April 21, 1999
Commerce Secretary Bill Daley today will unveil an Internet database with text and images of 2 million patents and more than 1 million registered and pending trademarks. The searchable database is at the U.S. Patent and Trademark Office Web site at http://www.uspto.gov.
August 18, 2006 |
Affymetrix Inc., which makes instruments that analyze genetic information, won a court ruling Thursday in its contention that it owns a patent at issue in its lawsuit against rival Illumina Inc. U.S. District Judge Joseph Farnan in Wilmington, Del., agreed with Affymetrix and he rejected Illumina's bid to have the patent removed from the case. The patent covers a computer system for analyzing nucleic acid sequences. It's one of six patents that Santa Clara, Calif.
November 5, 2002 |
Cable television set-top box maker Scientific-Atlanta Inc. on Monday said a Georgia federal court has thrown out some patent infringement claims against it made by Gemstar-TV Guide International Inc. Atlanta-based Scientific-Atlanta said the court ruled that the firm's Explorer 3000 and 8600x set-top boxes do not infringe two patents held by Gemstar, which makes interactive television-programming guides.
June 29, 1997
Odetics Inc. said a federal appeals court ruled in its favor in a patent suit against Storage Technology Corp. Odetics said Friday the appeals court overturned a lower court's decision that its patents for library pass-through ports were not infringed by Storage Technology, based in Louisville, Colo. The appeals court remanded the case for consideration of infringement, Odetics said.
August 17, 2007 |
Nokia, the world's biggest mobile-phone maker, filed a U.S. trade complaint Thursday against San Diego-based Qualcomm Inc., the latest in a fight between the two over royalties for chips that run cellphones. The complaint, filed with the U.S. International Trade Commission, relates to patents for "wireless communication chips and chip sets," according to the commission's website. A public version of the complaint was not available.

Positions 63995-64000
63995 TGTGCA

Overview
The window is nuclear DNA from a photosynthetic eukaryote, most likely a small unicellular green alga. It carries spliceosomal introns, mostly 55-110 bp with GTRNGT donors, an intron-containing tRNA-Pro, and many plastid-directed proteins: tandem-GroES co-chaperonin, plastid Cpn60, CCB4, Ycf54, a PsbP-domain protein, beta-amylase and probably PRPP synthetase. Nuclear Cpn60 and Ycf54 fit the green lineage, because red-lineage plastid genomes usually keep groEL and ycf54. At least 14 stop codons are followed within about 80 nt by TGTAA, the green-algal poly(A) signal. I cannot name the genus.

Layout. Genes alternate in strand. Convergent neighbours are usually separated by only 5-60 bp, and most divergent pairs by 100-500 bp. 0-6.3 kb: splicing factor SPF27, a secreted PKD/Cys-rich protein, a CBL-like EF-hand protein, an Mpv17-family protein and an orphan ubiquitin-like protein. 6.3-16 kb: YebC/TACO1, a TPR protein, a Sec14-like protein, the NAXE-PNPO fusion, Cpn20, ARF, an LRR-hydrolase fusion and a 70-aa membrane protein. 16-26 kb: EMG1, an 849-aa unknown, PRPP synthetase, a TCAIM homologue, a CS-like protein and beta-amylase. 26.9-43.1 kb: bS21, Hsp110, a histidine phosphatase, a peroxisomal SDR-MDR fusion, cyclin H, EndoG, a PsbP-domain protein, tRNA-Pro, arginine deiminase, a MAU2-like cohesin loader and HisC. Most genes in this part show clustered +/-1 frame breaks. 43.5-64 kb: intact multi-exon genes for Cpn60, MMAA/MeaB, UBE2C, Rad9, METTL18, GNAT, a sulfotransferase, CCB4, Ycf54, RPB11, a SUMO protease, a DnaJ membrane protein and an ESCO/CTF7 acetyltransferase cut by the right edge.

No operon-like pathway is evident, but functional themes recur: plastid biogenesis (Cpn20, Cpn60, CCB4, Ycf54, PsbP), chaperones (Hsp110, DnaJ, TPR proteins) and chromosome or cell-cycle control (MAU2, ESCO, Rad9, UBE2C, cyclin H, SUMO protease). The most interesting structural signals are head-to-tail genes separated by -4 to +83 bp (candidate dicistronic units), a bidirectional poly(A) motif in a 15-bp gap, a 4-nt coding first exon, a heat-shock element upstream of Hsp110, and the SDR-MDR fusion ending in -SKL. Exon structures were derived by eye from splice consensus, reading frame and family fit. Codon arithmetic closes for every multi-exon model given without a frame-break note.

October 13, 1999 |
The U.S. Supreme Court refused to block inventors from patenting mathematical algorithms, leaving intact a powerful new legal tool for software developers, financial services companies and technology-based companies. For the second time this year, the justices rejected an appeal arguing that math formulas don't deserve the legal protection available for other innovative products and processes. The high court decision lets AT&T Corp.
February 29, 2008 |
EBay Inc. has settled a seven-year patent dispute with MercExchange that prompted an important intellectual-property ruling from the U.S. Supreme Court. The San Jose-based online auction company said Thursday that it had bought the three MercExchange patents it had been accused of violating. The price was not disclosed, but EBay said the amount would not materially affect its financial results. Great Falls, Va.
July 18, 2012 |
The parent company of Venice-based visual effects house Digital Domain has settled a legal tussle with 3-D conversion rival Prime Focus World. Digital Domain, which created visual effects for the "Transformers" movies and "Tron: Legacy," has dropped a lawsuit it filed against Prime Focus in 2011 alleging that the Indian company had infringed on its patented technology for converting films from 2-D to 3-D. Under a settlement agreement announced...
March 27, 2012 |
The U.S. Patent and Trademark Office has awarded two patents to Steve Jobs, the Apple Inc. co-founder who died five months ago. The patents were posthumously awarded to Jobs, as well as other employees of Apple, for their design of the current iMac and for the third-generation iPod Shuffle - which was famous for its tiny size and lack of buttons. In total, the agency awarded 19 patents to the company, which is notorious for stockpiling patents. In the past, Apple has filed patents for items ranging from products that have never made it to the public to staircases used at Apple stores around the world.
May 8, 2013 |
It took a lot of time, funding and the work of countless individual researchers to create the world's first bionic eye, which gives some sight back to the blind. How long? Well, the IBM ThinkPad (remember those?) was the world's hottest laptop computer when Second Sight Medical Products Inc. was doing some of its earliest work. Second Sight has a bank of those ThinkPad's in its offices, still dutifully plugging away on data related to the 20-year, $200-million effort to create the eye. It also took a stunning amount of patents, both in the U.S. and overseas, to protect all of the proprietary information involved in the creation of the $100,000 eye. The eye is formally called the Argus II Retinal Prosthesis System.